The NBA is expected to pass several rules changes for the 2018-19 season, including the shortening of the shot clock after an offensive rebound and tweaks to clear-path fouls and replay reviews, according to an ESPN report Thursday.
FILE PHOTO: Jun 8, 2018; Cleveland, OH, USA; Golden State Warriors guard Stephen Curry (30) shoots the ball against Cleveland Cavaliers forward LeBron James (23) during the fourth quarter in game four of the 2018 NBA Finals at Quicken Loans Arena. Mandatory Credit: Kyle Terada-USA TODAY Sports
Per ESPN, the league sent a memo to general managers and coaches detailing three unanimous recommendations from the competition committee, which will be voted on by the board of governors in late September. Each rule needs a two-third majority to be passed.
One proposed rule would reset the shot clock to 14 seconds following offensive rebounds, a measure that would be aimed at increasing shot attempts, particularly late in close games. Under previous rules, the shot clock resets to 24 seconds anytime the ball hits the rim.
The proposed changes to the rules for a clear-path foul would remove some of the judgment calls for referees by requiring only that the offensive player is ahead of all defensive players and in control of the ball or ready to receive an already released pass. The third rules proposal would expand the definition of a “hostile act” that triggers the use of instant replay to include not just player-to-player interactions but also any hostile interaction between a player and a coach, referee or fan.
—In the summer of 2017, Paul George told the Indiana Pacers that when he hit free agency in 2018, he’d be leaving town and heading back home to sign with the Los Angeles Lakers. So the Pacers traded him to Oklahoma City.
But this summer, once he became a free agent, the 6-foot-9 forward decided to re-sign with the Thunder. George, who grew up in Palmdale, Calif., as a fan of Kobe Bryant, said the Lakers weren’t happy with him.
“LA was pissed at me,” George said Wednesday on the “Short Story Long” podcast. “I didn’t give Magic (Johnson) a (meeting), which I understand. But at that point, I knew I wanted to give (playing with the Thunder) another shot. I didn’t want to prolong it and waste people’s time.”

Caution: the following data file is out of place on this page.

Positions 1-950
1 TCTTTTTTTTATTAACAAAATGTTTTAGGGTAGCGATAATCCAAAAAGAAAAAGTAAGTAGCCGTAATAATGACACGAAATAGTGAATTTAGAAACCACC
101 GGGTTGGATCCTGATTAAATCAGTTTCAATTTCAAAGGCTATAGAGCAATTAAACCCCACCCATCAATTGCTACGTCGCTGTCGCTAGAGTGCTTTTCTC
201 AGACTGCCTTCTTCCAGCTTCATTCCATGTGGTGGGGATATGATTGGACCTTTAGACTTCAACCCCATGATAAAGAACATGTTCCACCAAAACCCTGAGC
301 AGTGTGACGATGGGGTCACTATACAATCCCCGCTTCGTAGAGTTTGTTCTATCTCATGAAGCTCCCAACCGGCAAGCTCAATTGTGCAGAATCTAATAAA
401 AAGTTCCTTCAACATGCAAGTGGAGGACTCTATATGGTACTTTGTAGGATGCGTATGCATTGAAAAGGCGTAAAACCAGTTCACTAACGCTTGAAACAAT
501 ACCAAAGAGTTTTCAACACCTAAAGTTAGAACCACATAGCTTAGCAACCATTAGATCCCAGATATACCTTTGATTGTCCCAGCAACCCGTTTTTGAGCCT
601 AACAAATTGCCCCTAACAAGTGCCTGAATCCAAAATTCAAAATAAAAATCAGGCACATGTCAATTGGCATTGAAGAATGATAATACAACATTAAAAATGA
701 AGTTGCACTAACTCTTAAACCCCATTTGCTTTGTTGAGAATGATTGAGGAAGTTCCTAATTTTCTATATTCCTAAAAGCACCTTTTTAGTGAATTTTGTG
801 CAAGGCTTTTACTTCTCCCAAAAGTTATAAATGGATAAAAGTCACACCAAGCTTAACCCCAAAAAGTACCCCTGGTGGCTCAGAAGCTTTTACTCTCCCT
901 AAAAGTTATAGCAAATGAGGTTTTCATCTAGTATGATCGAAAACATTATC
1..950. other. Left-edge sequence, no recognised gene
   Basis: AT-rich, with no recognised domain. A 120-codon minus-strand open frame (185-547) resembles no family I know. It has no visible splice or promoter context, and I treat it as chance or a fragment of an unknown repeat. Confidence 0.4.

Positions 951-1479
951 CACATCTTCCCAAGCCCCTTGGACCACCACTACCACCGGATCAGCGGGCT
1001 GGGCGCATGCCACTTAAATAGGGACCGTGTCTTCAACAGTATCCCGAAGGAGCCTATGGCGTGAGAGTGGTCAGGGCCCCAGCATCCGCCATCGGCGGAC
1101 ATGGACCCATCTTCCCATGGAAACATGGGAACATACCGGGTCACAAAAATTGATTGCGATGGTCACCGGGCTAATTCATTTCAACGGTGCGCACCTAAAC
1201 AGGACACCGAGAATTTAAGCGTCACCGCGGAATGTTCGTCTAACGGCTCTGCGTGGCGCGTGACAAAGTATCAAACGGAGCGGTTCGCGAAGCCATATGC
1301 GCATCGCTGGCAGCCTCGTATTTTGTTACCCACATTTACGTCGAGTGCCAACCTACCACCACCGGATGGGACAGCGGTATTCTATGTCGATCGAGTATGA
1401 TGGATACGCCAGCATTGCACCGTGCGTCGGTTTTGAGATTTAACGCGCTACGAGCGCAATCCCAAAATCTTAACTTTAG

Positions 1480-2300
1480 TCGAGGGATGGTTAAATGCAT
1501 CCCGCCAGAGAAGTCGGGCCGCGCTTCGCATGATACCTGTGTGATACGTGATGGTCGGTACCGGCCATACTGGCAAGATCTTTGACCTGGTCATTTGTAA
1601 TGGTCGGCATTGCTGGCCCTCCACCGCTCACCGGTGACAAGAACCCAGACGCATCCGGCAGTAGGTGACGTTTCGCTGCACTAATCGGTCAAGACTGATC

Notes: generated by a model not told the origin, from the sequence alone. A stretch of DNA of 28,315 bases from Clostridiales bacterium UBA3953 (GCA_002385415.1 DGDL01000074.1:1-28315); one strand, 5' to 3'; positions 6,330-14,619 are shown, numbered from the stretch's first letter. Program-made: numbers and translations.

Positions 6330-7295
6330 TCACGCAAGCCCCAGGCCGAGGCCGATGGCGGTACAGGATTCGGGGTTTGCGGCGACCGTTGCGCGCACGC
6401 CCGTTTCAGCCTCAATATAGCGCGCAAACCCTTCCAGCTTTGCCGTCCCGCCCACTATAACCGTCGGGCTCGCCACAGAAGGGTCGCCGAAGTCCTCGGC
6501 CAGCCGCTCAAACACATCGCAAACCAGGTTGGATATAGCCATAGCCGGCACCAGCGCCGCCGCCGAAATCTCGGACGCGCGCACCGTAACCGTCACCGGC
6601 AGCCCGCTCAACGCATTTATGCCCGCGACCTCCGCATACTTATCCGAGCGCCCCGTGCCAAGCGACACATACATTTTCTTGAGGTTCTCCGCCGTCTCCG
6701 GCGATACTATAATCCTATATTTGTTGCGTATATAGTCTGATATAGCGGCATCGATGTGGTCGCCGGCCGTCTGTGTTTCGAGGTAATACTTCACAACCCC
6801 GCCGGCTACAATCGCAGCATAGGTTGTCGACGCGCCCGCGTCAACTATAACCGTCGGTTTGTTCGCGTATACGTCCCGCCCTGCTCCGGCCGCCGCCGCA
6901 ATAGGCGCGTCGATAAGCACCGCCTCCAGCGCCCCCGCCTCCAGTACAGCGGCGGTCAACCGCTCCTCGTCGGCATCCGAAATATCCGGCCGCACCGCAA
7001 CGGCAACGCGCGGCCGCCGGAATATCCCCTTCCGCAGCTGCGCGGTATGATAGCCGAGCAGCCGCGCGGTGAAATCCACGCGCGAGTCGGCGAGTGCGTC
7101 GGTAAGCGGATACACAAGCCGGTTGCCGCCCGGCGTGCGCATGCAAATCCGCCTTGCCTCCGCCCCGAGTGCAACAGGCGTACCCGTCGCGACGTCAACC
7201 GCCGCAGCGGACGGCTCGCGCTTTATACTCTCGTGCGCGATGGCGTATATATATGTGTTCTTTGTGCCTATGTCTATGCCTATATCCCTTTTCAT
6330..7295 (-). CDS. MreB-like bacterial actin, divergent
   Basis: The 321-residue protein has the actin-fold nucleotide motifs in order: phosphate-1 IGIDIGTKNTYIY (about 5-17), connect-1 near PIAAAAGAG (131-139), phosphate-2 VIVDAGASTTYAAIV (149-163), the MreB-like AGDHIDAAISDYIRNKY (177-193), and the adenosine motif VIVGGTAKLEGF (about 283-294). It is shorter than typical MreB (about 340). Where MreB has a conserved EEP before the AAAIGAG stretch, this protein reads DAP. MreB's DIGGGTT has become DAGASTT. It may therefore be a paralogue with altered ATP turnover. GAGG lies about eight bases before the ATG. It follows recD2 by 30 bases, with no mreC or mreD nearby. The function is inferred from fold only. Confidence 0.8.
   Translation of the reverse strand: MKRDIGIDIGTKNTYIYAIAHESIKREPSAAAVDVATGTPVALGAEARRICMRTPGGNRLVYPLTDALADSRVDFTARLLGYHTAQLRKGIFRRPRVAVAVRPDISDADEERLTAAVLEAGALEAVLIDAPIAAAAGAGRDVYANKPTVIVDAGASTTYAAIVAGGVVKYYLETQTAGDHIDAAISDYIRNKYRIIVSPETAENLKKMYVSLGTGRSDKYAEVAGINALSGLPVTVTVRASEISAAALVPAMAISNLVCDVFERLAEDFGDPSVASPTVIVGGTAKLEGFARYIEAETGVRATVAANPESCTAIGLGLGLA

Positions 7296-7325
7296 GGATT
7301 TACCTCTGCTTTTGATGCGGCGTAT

—Miami Heat president Pat Riley said he anticipates 38-year-old forward Udonis Haslem will return to the team and that he will ramp up his efforts to convince guard Dwyane Wade to come back, too.
“I have a real good feeling that UD is going to be back,” Riley told the South Florida Sun Sentinel. “There’s not been any announcement on that. It’s just a gut feeling about UD and what he wants to do.”
Riley had said earlier he had hoped to have Wade on board by mid-August. But between his vacation schedule and Wade’s travels, the two haven’t connected, he said.
—Wearing a traditional Native American shirt, Boston Celtics star Kyrie Irving was welcomed into the Standing Rock Sioux tribe and given the Lakota name Little Mountain.
Joined by his sister, Asia, Irving stood on a buffalo skin as a tribe elder, Vernon Iron Horse, prayed. He followed a variety of traditions before a beaded medallion was placed over his head as he learned his Lakota name. His sister was given the name Buffalo Woman.
Elizabeth Larson, Irving’s mother, was part of the Standing Rock Sioux at birth but was adopted as a small child. She died when Irving was 4, but on his own, he has learned more about his Native American heritage.
—Field Level Media